NESPELEM –When it was announced that the remains of 215 Indigenous children had been found on the grounds of a Kamloops Indian Residential School, it made national headlines.

The news was something hauntingly unsurprising in Indian Country: A horrific uncovering of hundreds of unmarked graves of children ripped from their families. Children that were forced to go into the boarding school system never to return again.

Danny Brigman, a member of the Spokane Tribe, wanted to honor and bring awareness to the children found in the mass burial at a Kamloops Residential School, an issue that hits him personally.

“Part of why I wanted to try and do something for this, it really hit close to home for me with my Grandma Alvina Flett going to boarding schools,” he said. “Specifically her older sister Virginia and her father Joseph, they went do a residential school in Kamloops.”

Brigman took it upon himself to honor the 215 Indigenous children whose lives were taken from them.

With the help of others, Brigman organized a 215-mile relay that started in his hometown of Wellpinit and came to an end at the Colville Indian Agency’s government center June 20.

The 215-mile relay started on June 19 with every mile representing a child recently found at the Kamloops boarding school.

“Words can’t express my gratitude,” Brigman said. “I just want to thank every single person so much for making this happen. It wasn’t just me. There was an army of people, working and tackling different tasks jumping in and helping. I really appreciate it.”

Brigman put in 40 miles over some grueling stretches and by Sunday evening was walking slowly with stiff legs as he spoke about what it was like first trying to get this all set up and the experience once it had taken place.

“This is one step to get that awareness out there and help,” Brigman said. “Thank you everybody for being here and wanting to be apart of it and wanting to make this happen.”

“We’ve been overwhelmed with the donations. We have a good chunk of money to donate up to Kamloops that they will use to further investigate or dedicate a memorial for the children.”

This relay also united many people from different tribal nations and backgrounds across the western United States.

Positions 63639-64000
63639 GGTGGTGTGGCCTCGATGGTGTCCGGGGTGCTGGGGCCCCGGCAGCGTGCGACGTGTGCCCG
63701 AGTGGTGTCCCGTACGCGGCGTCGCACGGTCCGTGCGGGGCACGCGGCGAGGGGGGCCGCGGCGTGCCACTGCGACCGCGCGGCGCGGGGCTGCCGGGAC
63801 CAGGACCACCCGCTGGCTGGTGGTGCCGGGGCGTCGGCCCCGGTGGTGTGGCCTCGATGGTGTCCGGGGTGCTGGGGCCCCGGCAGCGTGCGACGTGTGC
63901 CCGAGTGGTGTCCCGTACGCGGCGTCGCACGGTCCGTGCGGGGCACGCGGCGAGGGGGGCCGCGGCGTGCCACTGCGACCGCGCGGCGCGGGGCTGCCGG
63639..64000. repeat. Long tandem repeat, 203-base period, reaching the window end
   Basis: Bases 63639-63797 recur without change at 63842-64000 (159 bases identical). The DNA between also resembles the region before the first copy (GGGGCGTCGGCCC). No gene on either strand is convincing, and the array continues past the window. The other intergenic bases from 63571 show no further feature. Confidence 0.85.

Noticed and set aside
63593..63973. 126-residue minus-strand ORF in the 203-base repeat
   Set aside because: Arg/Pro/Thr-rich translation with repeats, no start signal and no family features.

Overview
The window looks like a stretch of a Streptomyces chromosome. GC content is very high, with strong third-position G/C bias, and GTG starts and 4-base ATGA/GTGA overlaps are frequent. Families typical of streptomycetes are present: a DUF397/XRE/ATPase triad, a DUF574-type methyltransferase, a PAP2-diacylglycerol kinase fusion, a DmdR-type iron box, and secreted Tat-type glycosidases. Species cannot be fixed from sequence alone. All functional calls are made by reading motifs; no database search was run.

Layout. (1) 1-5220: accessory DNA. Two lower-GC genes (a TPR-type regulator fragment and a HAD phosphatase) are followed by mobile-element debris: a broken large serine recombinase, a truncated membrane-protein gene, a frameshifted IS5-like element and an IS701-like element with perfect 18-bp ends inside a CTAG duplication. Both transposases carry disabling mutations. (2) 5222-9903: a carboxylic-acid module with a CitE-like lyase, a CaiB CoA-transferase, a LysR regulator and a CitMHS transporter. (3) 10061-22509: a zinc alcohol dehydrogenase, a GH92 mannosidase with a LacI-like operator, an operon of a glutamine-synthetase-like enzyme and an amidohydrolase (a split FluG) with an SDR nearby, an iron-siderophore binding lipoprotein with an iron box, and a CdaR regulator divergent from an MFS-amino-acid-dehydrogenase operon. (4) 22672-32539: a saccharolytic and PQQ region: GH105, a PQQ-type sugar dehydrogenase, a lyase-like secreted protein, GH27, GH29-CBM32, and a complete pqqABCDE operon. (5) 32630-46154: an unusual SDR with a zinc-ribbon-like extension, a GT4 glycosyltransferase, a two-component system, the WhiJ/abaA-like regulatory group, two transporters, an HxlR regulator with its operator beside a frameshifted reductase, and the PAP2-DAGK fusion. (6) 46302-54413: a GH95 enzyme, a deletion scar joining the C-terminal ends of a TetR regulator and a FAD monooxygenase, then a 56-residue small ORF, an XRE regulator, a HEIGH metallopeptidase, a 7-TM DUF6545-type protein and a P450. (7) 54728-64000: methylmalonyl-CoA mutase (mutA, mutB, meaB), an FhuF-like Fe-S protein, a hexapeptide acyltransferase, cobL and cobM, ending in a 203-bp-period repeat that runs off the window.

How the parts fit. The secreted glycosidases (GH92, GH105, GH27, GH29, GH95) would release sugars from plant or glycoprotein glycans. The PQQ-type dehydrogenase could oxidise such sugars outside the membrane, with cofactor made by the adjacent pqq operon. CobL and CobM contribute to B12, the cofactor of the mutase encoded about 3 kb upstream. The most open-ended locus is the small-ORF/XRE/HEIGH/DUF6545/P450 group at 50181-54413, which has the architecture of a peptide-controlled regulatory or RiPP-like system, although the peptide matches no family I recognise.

“I was talking to my dad in how this has kind of brought us all together,” said Brigman. “We have Spokanes running, we have Colvilles running, we have Nez Perce running, we have Hopi, we had a Navajo running, we had a Latino running, we had a native New Zealander running.”

A group of three girls from Curlew High School sporting orange shirts took part in the relay as they tackled a stretch of Highway 155 outside of Nespelem to the Agency.

Orange is the way to honor and to help spread awareness for children who attended residential schools. The orange shirt symbolizes these children having their identities stripped away.

“I’m so appreciative and this is really bringing awareness,” said Brigman.

The Colville Confederated Tribes Police Department stepped in and gave the relay runners an escort to ease and slow the traffic on Highway 155.

Brigman expressed that certain spots during his run from Tonasket to Omak got very worrying at times as they had no police escort at that particular stretch.

With cars and semi trucks flying down the road and not really slowing down at all as they passed Brigman jogging in front of their van, he expressed that they had to stop a few times out of caution.

Brigman was able to get that stretch of road completed and was able to carry out the mission at hand and finish.

“It really helped out with the canoe journey jumping in a tackling Sherman pass so I didn’t have too,” Brigman said laughing.

“Thank you Danny Brigman for putting this together in such a short time period and for putting in 40 miles yourself,” said Jarred Erickson, Colville Business Councilman from Nespelem District who took part in the relay as well. “It was great to see all the people turn out and runners from all different walks of life.”

Some out there can relate to what to what it was like going to a boarding or residential school.

For Colville Business Councilman Andy Joseph, he remembers what it was like for him as a young child.

“When I was a young boy and going to St. Mary’s Mission, I used to sneak out at night and sing our elders winter dance song,” Joseph said. “I wanted to be home during the ceremonies. When I went down to boarding school in Utah, I used to do the same thing. Always wanting to be home. It was a really hard time. It’s like opening a wound.”

Joesph, Erickson and Colville Business Councilwomen Sharlene Zacherle presented Brigman with a Pendleton blanket at the end of his journey.

“On behalf of the Colville Confederated Tribes we really want to thank you for having this on your heart and in your mind,” said Joseph “I’m proud of each and every one of you, your all leaders in my eyes and heart, I just wanted to say thank you.”

“Thank you from the bottom of my heart for everybody that participated. I’m very honored that you guys ended your 215-mile journey here,” said Zacherle,

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